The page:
Commentary: When Americans look at a map of the US, they see natural wonders. When Trump looks, he sees unrealized industry profits.

A countdown clock is projected on the side of the McNichols Civic Center building as guests arrive at a welcome party to mark the opening of the Outdoor Retailer and Snow Show Wednesday, Jan. 24, 2018, in downtown Denver. The show, which is the largest gathering in the United States for the $887 billion outdoor and winter sports industries, is making its Denver debut after leaving Salt Lake City, Utah. A group of outdoor industry leaders and conservation organizations projected the countdown clock in protest of President Donald Trump's recent removal of vast portions of Bears Ears and Grand Staircase Escalante national monuments in Utah, the largest ever elimination of protected areas in the history of the United States. (AP Photo/David Zalubowski)

After President Trump illegally shrank Bears Ears National Monument and Grand Staircase-Escalante National Monument in southern Utah last year, removing federal protections from approximately 2 million acres of public land, his supporters swore it had nothing to do with drilling or mining. They claimed the move, which is now being challenged in federal court, was about listening to public input, nothing more.

When skeptics pointed out that Grand Staircase-Escalante has known coal deposits and Bears Ears has suspected oil and gas reserves, Trump boosters — including key figures on Capitol Hill — said they were dreaming. My colleague Rep. Rob Bishop, a Utah Republican who chairs the House Natural Resources Committee, went so far as to tell a newspaper in Washington, D.C., “There is no oil and gas in the area to drill. In that Bears Ears area, there is no development possibilities that are down there.”

The New York Times reported last week that monument defenders were right all along. According to Interior Department documents and emails, the administration made the decision to shrink the Utah monuments — not because of public demand, but because of the region’s mineral extraction potential — even before it publicly announced that Interior Secretary Ryan Zinke would review the sites for potential modifications.

It’s telling that even an administration wedded to a policy of “energy dominance” felt the need to falsify the case for this giveaway. Despite years of Republican rhetorical attacks, the American people, including westerners, do not see national monuments as affronts to local sovereignty or barriers to economic progress. They see them, quite rightly, as places they want to protect and show their children.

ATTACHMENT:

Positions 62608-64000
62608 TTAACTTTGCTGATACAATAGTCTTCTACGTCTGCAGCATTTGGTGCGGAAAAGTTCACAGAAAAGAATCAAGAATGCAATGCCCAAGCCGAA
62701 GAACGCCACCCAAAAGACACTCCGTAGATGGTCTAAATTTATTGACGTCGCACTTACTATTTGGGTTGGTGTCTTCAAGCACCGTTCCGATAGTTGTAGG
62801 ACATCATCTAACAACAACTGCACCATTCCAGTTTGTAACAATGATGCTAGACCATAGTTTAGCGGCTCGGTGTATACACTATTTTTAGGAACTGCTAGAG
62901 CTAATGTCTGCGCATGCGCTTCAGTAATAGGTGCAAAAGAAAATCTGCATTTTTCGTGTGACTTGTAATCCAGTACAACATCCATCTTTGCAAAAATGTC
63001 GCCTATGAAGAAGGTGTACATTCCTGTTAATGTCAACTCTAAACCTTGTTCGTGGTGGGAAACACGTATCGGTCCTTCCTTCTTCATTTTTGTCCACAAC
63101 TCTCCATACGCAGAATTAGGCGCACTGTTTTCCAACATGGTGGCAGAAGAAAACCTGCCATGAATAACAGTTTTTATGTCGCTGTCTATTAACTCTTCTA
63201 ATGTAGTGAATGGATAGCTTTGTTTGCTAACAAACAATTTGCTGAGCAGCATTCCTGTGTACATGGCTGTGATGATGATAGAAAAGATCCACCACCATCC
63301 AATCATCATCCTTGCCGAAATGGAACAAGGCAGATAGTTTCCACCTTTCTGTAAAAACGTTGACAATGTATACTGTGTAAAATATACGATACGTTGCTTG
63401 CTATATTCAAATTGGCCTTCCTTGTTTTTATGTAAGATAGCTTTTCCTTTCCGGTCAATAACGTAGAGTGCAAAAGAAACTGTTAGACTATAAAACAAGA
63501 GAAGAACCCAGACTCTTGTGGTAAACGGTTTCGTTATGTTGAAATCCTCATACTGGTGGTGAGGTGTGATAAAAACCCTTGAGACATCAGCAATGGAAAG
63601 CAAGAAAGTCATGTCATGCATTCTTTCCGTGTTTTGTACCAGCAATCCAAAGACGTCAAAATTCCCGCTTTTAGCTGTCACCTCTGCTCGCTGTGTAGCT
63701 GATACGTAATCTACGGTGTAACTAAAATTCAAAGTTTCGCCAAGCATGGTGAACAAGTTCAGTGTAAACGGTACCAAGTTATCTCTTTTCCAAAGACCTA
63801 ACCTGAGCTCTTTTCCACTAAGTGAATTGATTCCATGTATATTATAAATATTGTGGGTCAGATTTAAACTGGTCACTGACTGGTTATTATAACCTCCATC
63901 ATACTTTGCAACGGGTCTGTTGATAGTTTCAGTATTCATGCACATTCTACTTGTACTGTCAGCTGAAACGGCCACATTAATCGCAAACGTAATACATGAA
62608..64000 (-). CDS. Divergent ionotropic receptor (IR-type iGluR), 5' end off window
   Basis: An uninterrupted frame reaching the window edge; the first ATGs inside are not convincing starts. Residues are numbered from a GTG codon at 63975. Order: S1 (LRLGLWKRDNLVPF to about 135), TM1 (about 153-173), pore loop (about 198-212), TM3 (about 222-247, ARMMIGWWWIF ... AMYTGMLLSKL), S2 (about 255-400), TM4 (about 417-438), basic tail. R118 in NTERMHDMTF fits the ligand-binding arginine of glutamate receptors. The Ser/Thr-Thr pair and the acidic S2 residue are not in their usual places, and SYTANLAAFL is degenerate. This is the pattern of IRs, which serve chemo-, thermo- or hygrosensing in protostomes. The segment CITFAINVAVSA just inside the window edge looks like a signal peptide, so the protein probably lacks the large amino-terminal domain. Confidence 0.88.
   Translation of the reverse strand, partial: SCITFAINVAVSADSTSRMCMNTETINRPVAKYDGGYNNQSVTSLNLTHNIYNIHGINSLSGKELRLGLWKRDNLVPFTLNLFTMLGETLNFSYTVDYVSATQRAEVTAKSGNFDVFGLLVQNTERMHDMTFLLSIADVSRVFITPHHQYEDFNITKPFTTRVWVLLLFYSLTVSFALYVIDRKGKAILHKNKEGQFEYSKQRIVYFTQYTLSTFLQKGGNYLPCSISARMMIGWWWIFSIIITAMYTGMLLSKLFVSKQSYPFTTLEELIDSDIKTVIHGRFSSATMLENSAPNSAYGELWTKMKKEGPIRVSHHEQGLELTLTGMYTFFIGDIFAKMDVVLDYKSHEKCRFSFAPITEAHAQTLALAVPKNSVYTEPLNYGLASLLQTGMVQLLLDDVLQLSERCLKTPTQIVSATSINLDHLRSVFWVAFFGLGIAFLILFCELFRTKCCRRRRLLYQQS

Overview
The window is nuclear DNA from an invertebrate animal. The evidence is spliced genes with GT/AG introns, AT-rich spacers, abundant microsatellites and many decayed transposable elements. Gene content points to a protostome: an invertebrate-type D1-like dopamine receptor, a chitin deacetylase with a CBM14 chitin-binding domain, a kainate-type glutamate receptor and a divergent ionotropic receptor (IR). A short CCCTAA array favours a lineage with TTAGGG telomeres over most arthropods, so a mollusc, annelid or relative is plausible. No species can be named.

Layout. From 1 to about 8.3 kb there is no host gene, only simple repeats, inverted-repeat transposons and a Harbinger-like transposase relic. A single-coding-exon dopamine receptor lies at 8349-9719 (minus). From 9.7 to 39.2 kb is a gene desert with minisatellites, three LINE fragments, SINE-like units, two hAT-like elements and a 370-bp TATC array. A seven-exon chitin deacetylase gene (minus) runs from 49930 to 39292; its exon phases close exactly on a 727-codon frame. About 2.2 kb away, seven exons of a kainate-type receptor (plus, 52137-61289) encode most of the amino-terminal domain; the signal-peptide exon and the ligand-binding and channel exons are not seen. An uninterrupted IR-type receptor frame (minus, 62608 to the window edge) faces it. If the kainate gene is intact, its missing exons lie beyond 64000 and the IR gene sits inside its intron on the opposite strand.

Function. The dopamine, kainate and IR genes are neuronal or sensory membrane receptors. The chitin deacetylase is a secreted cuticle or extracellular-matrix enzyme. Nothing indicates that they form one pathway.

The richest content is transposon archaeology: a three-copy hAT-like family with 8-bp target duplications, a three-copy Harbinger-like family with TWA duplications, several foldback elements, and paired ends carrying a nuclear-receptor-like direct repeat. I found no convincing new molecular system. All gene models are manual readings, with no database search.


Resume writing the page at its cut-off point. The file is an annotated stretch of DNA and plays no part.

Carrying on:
Nevertheless, Secretary Zinke worked hard to maintain the fiction that Trump’s actions were based on popular demand rather than industry preference. Zinke’s public schedule last year included trips to western states, visits to the Utah monuments, heavily scripted stakeholder meetings, and the production of a report to President Trump last August (supposedly based on listening sessions) that recommended condensing or reorganizing both Utah sites as well as other national monuments.

Although many of us knew these efforts were a sham, and although House Natural Resources Committee Democrats issued a report in August 2017 underscoring the importance of mineral rights in the administration’s thinking, top officials insisted their desire for input was genuine and they were keeping an open mind.

Thanks to internal emails urging Interior Department staff, for instance, to “resolve all known mineral conflicts” at the Utah monuments, we now know that none of this was true. Secretary Zinke could have saved himself the effort. Indeed, the new monument boundaries’ vetting process was so indifferent to conflicts of interest that Interior officials missed the fact that Utah Rep. Mike Noel, the Republican architect of the plan at the state level, has a direct financial interest in the outcome thanks to property he owns in the area.

The real question is how these revelations will impact the ongoing litigation over Trump’s actions and the debate over national monuments going forward. Even many Republican lawmakers who clamored for monument cutbacks say they oppose new mining and drilling claims on recently unprotected lands. Now that the mask has come off, will we have an honest debate on the fate of these sites – or will we keep hearing the same alibis, pretexts and rationalizations?

Having that honest debate would be an instructive moment for the country. The monuments episode lays bare the unspoken fact that this administration’s governing philosophy, no matter the issue, is all about making sure their side gets rich at taxpayer expense. Public policy is treated as a zero-sum game in which any gain is someone else’s loss. Ignoring this is no longer possible, and it’s long past time we confronted its implications.

When average Americans look at a map of the United States, they see natural wonders and potential travel destinations. Trump and his cabinet see unrealized industry profits. We should remember that Teddy Roosevelt signed the Antiquities Act, which gives presidents the authority to establish national monuments, in order to protect our natural and cultural heritage from looters. That protection is more necessary than ever now that the looters are in the White House.

Rep. Raúl M. Grijalva, D-Ariz., is ranking member of the House Committee on Natural Resources.